Can we see statistical evidence for the influence of external (AGN) photons in . blazar. SEDs?. (Jenny Gupta, Mike Peel). Blazar. SEDs. Have Characteristic twin peaks. Synchrotron dominating radio through optical. ID: 272760
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Compton Efficiencies; Fermi and the sequence
Can we see statistical evidence for the influence of external (AGN) photons in
(Jenny Gupta, Mike Peel)Slide2
Have Characteristic twin peaks
Synchrotron dominating radio through optical
Inverse Compton dominating hard X-rays and gamma-rays
Are the photons that get Compton scattered those internally generated (synchrotron self-Compton) or external ones from the AGN?
Is there a progressive sequence of
SED properties that depends on the availability of external photons? (
dominate the Fermi sky – i.e. objects selected by their Compton scattered emission
Consider the Fermi
Start with the premise that radio core emission is a good proxy for the energy available in ultra-relativistic electrons that can scatter photons to produce gamma rays.
This implies that those Fermi sources with the weakest radio cores have the highest “Compton efficiencies”Slide5
External photons and Compton efficiencies
with a higher energy density in low frequency photons to have higher Compton efficiencies
FSRQs have lots of AGN photons (directly from the accretion disk and reprocessed by dust) while BL
only have their synchrotron photons
FSRQs would have higher Compton efficiencies than BL
Within the FSRQ population itself one might expect a trend with AGN luminositySlide6
A quick look
Plot of Gamma ray flux (1 – 100GeV) against 8.4 GHz flux densityObjects from Fermi First year catalogue (Abdo et al ???) and identified with CRATES radio sourcesBL Lacs red +FSRQs green XBL Lacs have lower radio flux densitiesSlide7
CRATES objects with OCRA measurementsSlide8
The sample: Fermi Blazars with CRATES identifications
We want a gamma ray-selected sample with radio identifications and with information on the compact radio emission.
CRATES is a suitable sample and has the advantage that
et al. list CRATES sources which match detections in their first year sample.
Gamma ray fluxes plus photon indices
Radio flux densities at 8.4GHz of cores <~100masSlide9
Measuring Compton efficiencies
Don’t take previous plot too seriously!
A proper definition of efficiency would be in terms of energies or luminosities, not flux densities.
As a measure of the gamma ray luminosity we take the peak
) in the SED. This takes care of the fact that BL Lac and FSTQ SEDs peak at different energies
For a measure of the jet power we take
) at 8.4GHz (no k-correction done)Slide10
and FSRQs XSlide11
Compton efficiency distributions
The Peak Compton efficiencies for BL Lacs and FSRQs are not significantly different but, anything the FSRQs are less efficient.The FSRQ distribution is broader at the 2.5% significance levelSlide12
Finding the peak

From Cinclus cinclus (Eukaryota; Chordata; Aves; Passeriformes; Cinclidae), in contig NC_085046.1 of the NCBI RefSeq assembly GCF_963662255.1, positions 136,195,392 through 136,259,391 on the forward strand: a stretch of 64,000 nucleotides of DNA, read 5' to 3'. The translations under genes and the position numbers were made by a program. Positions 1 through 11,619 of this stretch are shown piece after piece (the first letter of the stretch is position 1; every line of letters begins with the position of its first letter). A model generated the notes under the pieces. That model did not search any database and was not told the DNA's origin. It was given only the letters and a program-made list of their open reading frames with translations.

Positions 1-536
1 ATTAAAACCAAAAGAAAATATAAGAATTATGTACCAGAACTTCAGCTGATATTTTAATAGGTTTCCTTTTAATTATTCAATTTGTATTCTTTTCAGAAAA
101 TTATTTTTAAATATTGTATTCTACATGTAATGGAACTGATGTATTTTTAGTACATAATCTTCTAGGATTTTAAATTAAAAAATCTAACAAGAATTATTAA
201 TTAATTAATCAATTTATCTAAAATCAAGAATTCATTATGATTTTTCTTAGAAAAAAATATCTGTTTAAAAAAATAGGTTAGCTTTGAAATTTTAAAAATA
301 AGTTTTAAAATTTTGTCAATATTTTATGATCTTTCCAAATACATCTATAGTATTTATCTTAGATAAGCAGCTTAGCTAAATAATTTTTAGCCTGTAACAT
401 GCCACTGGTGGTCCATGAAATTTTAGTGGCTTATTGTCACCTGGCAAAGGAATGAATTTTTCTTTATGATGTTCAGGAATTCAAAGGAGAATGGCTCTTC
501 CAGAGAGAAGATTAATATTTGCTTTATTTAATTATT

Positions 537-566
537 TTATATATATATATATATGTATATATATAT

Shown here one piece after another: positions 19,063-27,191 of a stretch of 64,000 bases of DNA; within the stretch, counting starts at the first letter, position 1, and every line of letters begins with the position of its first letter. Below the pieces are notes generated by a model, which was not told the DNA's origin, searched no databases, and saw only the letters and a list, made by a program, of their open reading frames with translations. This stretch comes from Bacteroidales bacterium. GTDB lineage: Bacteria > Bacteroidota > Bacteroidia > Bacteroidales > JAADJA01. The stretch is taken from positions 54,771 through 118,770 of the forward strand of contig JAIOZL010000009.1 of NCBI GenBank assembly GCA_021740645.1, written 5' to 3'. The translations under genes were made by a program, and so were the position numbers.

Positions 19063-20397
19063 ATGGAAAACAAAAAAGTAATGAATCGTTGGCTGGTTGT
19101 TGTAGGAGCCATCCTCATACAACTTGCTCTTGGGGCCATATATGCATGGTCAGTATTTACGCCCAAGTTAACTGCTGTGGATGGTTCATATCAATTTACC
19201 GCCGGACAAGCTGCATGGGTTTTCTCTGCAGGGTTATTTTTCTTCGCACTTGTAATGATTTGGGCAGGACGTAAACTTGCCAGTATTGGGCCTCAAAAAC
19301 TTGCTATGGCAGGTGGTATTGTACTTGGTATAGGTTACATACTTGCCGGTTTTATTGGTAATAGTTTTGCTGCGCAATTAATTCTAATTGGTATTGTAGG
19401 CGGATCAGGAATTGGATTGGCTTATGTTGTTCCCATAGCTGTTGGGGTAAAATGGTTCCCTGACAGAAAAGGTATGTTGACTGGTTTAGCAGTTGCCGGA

). Not all the objects in the sample have the peak in the Fermi band.
et al. give a recipe to find the peak frequency in the SED using the photon index
Fit a parabola to the Fermi points using the recipe to fix the peak. (Additional assumptions required in a few cases.)
Less than 50% of the gamma ray sources have identified radio counterparts.
Hope that resulting selection effects are the same for all the sample so should not change the conclusions based on comparisons within the sample
Variability blurs any effect (8.4GHz flux densities measures in 1990s
Would really like to select sample in
) not S(
What does is all mean?
The availability of external photons does not affect the Compton efficiency.
FSRQs have lots
have very few
This is another reason to be sceptical about any “
sequence” idea that attempts to unify BL
Evidence for the effects of external photons within FSRQs?
Detailed SED modelling (e.g. 3C454.3) requires external Compton to get a fit.
Can we see statistical evidence using Compton efficiencies?
Look for a correlation within the FSRQ population
Do more optically luminous quasars have higher efficiencies?
Compton efficiencies for objects with Veron&Veron absolute magnitudesSlide16
Compton efficiencies in FSRQs
There is no dependence on optical luminosity
It’s really energy density in photons within the jet that’s relevant
Some of the optical luminosity is beamed. (Emission line luminosity is better parameter)
Conclusion; it would have been nice to see a correlation but we don’t.Slide17
The Sequence is dead, long live the Sequence!
External photons are a fact of life; we need them to explain detailed SEDs
The mistake is to believe that they have an energetically dominant effect. Compton efficiency argument say that they do not
The SED fitting indicate that the integrated gamma luminosities in the external Compton component is sub-dominant.
Importantly it usually contributes a lower energy gamma componentSlide18
Today’s new Sequence
The SSC component is the same in BL
and FSRQs. (Jet production cares little about the optical AGN.)
Scattering of external photons produces a sub-dominant gamma component at lower energies than the SSC component
This component drags the SED peak to lower energies in FSRQs than in BL
It accounts for the broader range of Compton efficiencies for FSRQsSlide19
Compton efficiency distributions
The Peak Compton efficiencies for BL Lacs and FSRQs are not significantly different but, anything the FSRQs are less efficient.The FSRQ distribution is broader at the 2.5% significance levelSlide20Slide21